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May 30, 2019, Chisinau, Moldova: Beka Bajelidze, IWPR Caucasus and Moldova Programme Director and Victoria Bucataru, Executive Director of Foreign Policy Association (APE) opening high profile discussion in Chisinau on hybrid threats in Moldova and Ukraine. (Photo: IWPR)
Ion Bunduchi, Executive Director of the Association of Electronic Press and Rosian Vasiloi, Security Expert at the Institute for Development and Social Initiatives in Moldova as keynote speakers on practical implications of disinformation, the legal instruments and capabilities to ensure adequate responses. (Photo: IWPR)
Arcadie Barbarosie, Executive Director of Institute for Public Policy delivering speech in the panel on hybrid threats phenomenon in the Republic of Moldova: challenges and resilience capacities. (Photo: IWPR)
Dumitru Tira, Executive Director at The Institute for the Prevention of Hybrid Threats is discussing the ways to fighting propaganda and fake news in the context of Moldova and wider eastern EU’s eastern partnership region. (Photo: IWPR)
Simion Ciochina, Expert, Institute for European Policies and Reform (IPRE) delivers a presentation on existing best practices on ensuring informational security policies and how Russian is exploiting Moldova’s institutional vulnerabilities in current media environment. (Photo: IWPR)
Moldova needs to urgently build its resilience to a new era of hybrid threats, according to a public discussion organised by IWPR and the country’s Foreign Policy Association.
Hybrid threats can range from cyber attacks on critical infrastructure to diplomatic pressure, economic sanctions and the spread of fake news.
The event heard that social media disinformation campaigns were a particularly potent threat in Moldova and other post-Soviet countries.
For instance, during the Moldovan parliamentary elections in February, Facebook cooperated with civil society organisations to shut down more than 100 accounts, dozens of pages and eight Instagram feeds for coordinated inauthentic behavior.
Russian influence has also exploited weaknesses around the unresolved conflict in Transnistria and its Russian-speaking provinces, along with the autonomous region of Gagauzia.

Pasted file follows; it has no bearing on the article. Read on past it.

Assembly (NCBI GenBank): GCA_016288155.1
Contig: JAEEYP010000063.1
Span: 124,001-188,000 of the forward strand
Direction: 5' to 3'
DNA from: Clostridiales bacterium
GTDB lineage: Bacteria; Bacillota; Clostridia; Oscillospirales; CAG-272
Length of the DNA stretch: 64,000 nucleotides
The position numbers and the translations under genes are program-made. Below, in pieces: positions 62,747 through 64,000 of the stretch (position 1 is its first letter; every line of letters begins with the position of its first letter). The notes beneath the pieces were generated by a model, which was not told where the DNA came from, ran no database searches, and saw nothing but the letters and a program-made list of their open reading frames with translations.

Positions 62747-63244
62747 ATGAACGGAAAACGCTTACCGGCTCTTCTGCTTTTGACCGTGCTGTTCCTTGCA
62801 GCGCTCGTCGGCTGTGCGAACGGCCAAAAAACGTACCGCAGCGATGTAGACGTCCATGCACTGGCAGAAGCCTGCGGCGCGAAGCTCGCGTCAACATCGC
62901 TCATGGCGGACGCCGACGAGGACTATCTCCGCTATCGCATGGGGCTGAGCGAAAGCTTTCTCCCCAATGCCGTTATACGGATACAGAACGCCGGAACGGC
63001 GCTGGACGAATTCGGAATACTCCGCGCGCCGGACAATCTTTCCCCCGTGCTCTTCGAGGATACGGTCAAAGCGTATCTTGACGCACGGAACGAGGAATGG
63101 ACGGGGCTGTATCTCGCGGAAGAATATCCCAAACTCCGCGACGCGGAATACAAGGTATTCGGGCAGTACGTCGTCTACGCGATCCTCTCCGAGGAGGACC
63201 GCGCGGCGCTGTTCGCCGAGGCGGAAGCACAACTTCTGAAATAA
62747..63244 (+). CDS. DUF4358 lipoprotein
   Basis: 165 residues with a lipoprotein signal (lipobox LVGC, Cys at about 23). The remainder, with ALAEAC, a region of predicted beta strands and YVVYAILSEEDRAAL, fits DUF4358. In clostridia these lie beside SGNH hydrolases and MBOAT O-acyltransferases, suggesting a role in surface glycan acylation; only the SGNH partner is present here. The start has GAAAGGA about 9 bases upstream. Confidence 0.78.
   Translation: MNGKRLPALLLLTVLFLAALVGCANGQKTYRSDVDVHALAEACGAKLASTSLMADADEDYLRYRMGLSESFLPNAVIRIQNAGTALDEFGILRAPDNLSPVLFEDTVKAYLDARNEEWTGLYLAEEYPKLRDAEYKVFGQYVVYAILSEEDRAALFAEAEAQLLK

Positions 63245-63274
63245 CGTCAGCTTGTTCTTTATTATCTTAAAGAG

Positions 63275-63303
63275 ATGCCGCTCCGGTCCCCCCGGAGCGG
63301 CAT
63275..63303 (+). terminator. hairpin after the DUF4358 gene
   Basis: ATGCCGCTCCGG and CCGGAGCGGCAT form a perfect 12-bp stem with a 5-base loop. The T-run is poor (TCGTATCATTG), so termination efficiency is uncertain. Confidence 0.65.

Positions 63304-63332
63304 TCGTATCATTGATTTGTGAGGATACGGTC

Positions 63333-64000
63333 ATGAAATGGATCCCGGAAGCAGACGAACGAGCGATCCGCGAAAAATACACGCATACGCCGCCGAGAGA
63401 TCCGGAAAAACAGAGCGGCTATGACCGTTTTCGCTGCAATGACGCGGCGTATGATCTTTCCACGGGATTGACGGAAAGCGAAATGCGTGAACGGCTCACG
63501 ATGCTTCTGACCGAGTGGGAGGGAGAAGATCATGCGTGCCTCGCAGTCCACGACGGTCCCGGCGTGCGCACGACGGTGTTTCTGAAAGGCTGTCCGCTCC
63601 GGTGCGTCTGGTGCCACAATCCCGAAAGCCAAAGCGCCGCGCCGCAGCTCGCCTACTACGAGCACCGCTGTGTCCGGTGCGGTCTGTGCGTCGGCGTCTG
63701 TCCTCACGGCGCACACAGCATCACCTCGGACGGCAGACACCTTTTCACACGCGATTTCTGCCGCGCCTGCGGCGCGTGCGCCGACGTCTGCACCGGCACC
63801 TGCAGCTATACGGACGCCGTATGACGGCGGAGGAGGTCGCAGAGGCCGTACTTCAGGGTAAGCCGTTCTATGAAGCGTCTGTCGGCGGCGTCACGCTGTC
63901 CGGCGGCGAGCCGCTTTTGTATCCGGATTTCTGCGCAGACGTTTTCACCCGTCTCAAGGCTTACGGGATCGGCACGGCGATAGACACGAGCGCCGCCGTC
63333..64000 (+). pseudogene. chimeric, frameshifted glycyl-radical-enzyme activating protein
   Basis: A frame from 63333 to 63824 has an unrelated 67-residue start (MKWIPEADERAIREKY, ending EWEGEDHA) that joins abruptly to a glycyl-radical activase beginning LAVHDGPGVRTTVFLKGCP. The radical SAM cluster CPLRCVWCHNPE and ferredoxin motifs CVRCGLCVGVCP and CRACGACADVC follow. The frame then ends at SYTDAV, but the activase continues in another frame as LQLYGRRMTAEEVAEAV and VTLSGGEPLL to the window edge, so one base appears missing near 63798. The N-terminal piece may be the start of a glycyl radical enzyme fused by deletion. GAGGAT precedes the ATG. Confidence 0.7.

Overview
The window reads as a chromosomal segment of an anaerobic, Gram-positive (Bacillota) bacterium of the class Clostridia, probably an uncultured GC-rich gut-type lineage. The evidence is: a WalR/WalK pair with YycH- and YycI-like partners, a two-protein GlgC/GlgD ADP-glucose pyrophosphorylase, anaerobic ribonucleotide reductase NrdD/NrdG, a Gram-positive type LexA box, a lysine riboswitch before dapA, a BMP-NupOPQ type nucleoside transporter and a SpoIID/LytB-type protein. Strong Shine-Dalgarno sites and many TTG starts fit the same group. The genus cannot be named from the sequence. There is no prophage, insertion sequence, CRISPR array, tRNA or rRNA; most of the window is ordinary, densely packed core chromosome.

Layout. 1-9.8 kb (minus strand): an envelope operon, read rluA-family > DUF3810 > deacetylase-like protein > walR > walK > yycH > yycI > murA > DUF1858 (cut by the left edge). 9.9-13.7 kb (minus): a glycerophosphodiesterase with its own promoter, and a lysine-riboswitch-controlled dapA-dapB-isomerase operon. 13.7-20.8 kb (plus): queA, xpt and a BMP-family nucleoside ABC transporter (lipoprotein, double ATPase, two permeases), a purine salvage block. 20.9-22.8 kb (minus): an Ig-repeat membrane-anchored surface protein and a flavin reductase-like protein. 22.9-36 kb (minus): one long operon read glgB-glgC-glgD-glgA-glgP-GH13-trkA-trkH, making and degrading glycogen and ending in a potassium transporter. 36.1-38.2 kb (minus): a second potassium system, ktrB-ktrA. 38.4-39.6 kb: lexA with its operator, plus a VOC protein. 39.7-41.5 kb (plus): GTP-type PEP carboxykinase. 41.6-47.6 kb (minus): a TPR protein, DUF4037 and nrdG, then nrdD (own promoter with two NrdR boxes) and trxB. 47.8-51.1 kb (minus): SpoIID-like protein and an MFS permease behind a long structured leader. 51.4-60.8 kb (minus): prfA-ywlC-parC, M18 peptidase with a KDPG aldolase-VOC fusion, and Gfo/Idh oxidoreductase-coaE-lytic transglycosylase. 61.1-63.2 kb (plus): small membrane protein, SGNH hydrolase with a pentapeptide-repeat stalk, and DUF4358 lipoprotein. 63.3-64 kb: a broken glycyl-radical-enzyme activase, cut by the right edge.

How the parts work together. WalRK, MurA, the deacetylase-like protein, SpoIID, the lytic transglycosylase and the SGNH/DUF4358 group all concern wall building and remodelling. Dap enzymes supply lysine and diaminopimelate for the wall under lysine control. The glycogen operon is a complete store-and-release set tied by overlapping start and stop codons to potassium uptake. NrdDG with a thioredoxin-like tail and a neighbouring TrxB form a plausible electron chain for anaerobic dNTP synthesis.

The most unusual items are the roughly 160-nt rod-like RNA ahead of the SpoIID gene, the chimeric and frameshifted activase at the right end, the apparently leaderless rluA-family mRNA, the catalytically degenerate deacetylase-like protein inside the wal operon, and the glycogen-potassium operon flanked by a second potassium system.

Rosian Vasiloi, a security expert at the Institute for Development and Social Initiatives, said, “When we talk about hybrid dangers in the Republic of Moldova, we start with two important issues: the direct and continuous confrontation between the Russian Federation and the West - and we are part of this confrontation - and secondly, the obligation of the authorities and the state, to seek the necessary mechanisms to counteract these external pressures.”
“Moldova, Ukraine, our entire region is in an area of geopolitical confrontation, and this confrontation itself is a source of instability,” added Tatiana Molcean, state secretary at the ministry of foreign affairs and European integration.
Participants at the May 30 event highlighted the lack of public awareness of the issue and the need to develop a common vision on how to combat hybrid threats.
“The event organised by IWPR was the first ever platform where stakeholders from all key government and non-governmental sectors came together to address the issue,” said Dumitru Tira, managing director of the Institute for the Prevention of Hybrid Threats.
In Moldova, Russian-language media outlets and outlets re-broadcasting Russian channels outnumber local media. According to the January 2019 Barometer of public opinion, the country’s main source of information is still Prime (a channel which rebroadcasts ORT, the main Russian TV channel) and RTR Moldova (a channel rebroadcasting Russian RTR).
In addition, Russian social networks Vkontakte and Odnoklassniki are used by many Moldovans.
“An effective tool in counteracting such tools as propaganda, fake news, misinformation, which are all elements of hybrid war, would be media literacy, which develops cognitive capacities and abilities that empower the company to effectively analyze the information,” said Tatiana Buraga, a member of the Audiovisual Council of the Republic of Moldova. “That is why it is very important to introduce this subject in all educational institutions, beginning with the pre-school stage, and using a language appropriate to each category.”
Ministry of defence representative Aurel Fondos explained that combatting hybrid threats was now part of their national strategy, including protecting critical infrastructure against sabotage and enhancing collaboration among key stakeholders.
“The principles of the development of the hybrid war do not represent the end of traditional or conventional war, but it is a factor that significantly complicates defence planning in the 21st century,” he continued. “Under the current security environment, driven by global resource crises, external climate change, economic migration, energy resource vulnerability, demographic growth and ideological extremism, hybrid threats are far more dangerous than all previous threats put together.”
Tira said that support for media was crucial.
“Also, parliament needs to adopt new legislation to fit the new information environment, including the threats, although considering the political situation in Moldova at the moment, this may be impossible in the foreseeable future,” he continued. “In addition, Moldova’s development partners should support media and civil society organisations that want to combat hybrid threats.”
Recommendations included the further development of a national strategy and better coordination among stakeholders. The need for efforts to increase media literacy were also emphasised.
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